Congressman's clever column can't mask truth

Re: “Father John Corapi walks away from priestly ministry” (News Analysis, July 10). 

I am not able to say whether Father Corapi could receive fair treatment. Perhaps the process is terribly flawed, as he says. But I cannot help but think of another well-known priest who was wronged, Padre Pio of Pietrelcina. St. Pio did not resort to lawsuits, nondisclosure agreements, payoffs and abandoning the priesthood. 

Randolph Raetz,Vancouver, Wash.

Where was oversight?  

I have no clue as to Father Corapi’s guilt or innocence. I do, however, wonder where the Society of Our Lady of the Most Holy Trinity’s oversight has been during the years that all the alleged misconduct has occurred. 

Bill Rowles, Pawleys Island, S.C.

Much-needed ministry 

I came across the article regarding health care for the mentally ill in Seattle (“Seattle cathedral serves health, spiritual needs of mentally ill,” July 10). Praise be to God! I only wish that my son would have those resources available to him. In January, he entered a psychiatric hospital. This is an incredibly gifted and talented young man, yet he had been hiding the personal struggles he was going through and thought he could save himself from the “demons chasing him” through a deep prayer life. The prayer life helped, but it was the medication and assistance from trained mental health professionals that brought him back to “feeling normal.” I will keep this program in my prayers for its success and for the Order of Malta to help in other dioceses around the world with this same type of program. 

A. G.via email

Bedtime stories 

When my sons were small, I was a full-time working mother. I remember being very tired at the end of each day, but when it was bedtime, I would lay down on the bottom bunk near my younger son and say prayers with them. My sons still tease me about the time I fell asleep during prayers. But their memories of those days are not of the fact that Mom and Dad were stressed about how to make ends meet, but of our prayer time before bed. My older son now has two children, and he and his wife make time every night to pray with their children. I feel the book reviewed in the July 17 OSV (Our Take, “To sleep, perchance to swear”) tells us more about the families around us than we want to hear. It is very sad.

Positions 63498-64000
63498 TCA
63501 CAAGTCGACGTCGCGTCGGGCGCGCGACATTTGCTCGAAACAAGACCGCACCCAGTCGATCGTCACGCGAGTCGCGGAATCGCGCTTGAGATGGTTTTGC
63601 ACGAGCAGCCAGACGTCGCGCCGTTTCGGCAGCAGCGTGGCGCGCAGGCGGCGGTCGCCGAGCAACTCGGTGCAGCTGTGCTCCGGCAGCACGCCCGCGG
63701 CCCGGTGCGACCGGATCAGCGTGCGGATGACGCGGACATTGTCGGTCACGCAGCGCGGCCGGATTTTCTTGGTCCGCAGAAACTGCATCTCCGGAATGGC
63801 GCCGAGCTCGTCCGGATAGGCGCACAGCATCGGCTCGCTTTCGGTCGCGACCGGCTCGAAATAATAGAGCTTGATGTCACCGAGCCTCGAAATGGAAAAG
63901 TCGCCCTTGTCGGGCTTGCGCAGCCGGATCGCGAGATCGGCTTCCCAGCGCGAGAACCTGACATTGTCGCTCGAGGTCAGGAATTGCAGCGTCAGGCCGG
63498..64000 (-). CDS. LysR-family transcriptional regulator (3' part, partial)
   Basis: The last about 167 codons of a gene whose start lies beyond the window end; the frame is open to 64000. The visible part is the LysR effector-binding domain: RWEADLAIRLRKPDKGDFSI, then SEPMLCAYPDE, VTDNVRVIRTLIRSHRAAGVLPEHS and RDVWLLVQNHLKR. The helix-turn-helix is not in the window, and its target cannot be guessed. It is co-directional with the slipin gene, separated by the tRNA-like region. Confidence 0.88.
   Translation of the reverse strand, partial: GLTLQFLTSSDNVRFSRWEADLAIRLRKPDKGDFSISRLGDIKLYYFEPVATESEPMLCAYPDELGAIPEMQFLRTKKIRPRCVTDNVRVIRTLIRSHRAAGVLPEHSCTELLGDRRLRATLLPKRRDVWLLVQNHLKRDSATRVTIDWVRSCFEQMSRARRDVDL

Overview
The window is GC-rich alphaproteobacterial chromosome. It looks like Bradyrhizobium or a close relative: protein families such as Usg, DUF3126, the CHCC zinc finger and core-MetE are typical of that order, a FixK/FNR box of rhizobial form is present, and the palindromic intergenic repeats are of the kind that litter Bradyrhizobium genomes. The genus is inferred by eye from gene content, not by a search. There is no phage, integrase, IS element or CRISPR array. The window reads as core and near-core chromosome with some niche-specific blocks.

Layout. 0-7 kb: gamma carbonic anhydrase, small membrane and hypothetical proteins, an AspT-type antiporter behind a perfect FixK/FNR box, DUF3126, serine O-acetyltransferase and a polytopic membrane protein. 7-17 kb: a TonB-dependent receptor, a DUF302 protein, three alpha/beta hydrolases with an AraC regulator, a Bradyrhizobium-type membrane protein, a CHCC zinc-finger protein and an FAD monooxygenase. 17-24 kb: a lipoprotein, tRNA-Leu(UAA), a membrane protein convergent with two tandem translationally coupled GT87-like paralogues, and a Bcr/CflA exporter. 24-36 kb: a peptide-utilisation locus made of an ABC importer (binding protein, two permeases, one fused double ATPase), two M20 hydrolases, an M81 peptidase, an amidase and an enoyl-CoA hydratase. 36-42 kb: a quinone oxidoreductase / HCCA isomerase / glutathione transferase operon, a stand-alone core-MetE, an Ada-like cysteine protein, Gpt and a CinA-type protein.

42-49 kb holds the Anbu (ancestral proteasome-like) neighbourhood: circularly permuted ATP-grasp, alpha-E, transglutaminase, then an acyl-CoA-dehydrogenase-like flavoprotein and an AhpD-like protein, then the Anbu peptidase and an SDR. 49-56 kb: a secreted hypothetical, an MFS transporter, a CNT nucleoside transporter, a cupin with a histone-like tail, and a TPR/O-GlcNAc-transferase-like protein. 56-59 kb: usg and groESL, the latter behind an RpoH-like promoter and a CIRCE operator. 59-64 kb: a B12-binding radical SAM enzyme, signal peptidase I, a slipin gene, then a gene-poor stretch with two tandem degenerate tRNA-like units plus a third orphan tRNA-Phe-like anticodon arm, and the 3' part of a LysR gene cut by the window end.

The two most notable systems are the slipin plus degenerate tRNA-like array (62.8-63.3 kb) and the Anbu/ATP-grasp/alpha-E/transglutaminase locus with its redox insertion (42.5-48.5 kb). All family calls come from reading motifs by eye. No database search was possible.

Christine T. Anderson, Portage, Mich.

Full Catechism teaching 

One of the letters to the editors in your July 10 issue objected to your use of the term “gay priests” and mentioned the Catechism of the Catholic Church’s assertion that “homosexual acts are ‘intrinsically disordered.’” So many Catholics seem fixated on that particular part of the Catechism that they seem to forget (or conveniently ignore) that the Catechism goes on to say that people with “deep-seated homosexual tendencies [...] must be accepted with respect, compassion and sensitivity. Every sign of unjust discrimination in their regard should be avoided.”  

Mary Dodson, Sioux Falls, S.D.

Legislating morality 

Re: “Violent video games make kids violent. Or do they?” (Openers, July 17). 

As to whether we should restrict the sale of violent fare to children in a nation that guarantees freedom of speech, consider the words of George Washington in his farewell address: “Of all the dispositions and habits which lead to political prosperity, religion and morality are indispensable supports.”

Because our Constitution presumes that we will be governed by a moral law, it has guaranteed us freedoms. When we misuse that freedom and cause harm, there will always be those who will want to legislate morality. But when we try to do that, we must then decide what moral laws we want the government to enforce and how we want the government to enforce them. 

For my part, I prefer to keep our constitutional freedoms while hoping and praying that those who practice religion will encourage all to follow the moral law. 

Otto Bonahoom, Fort Wayne, Ind.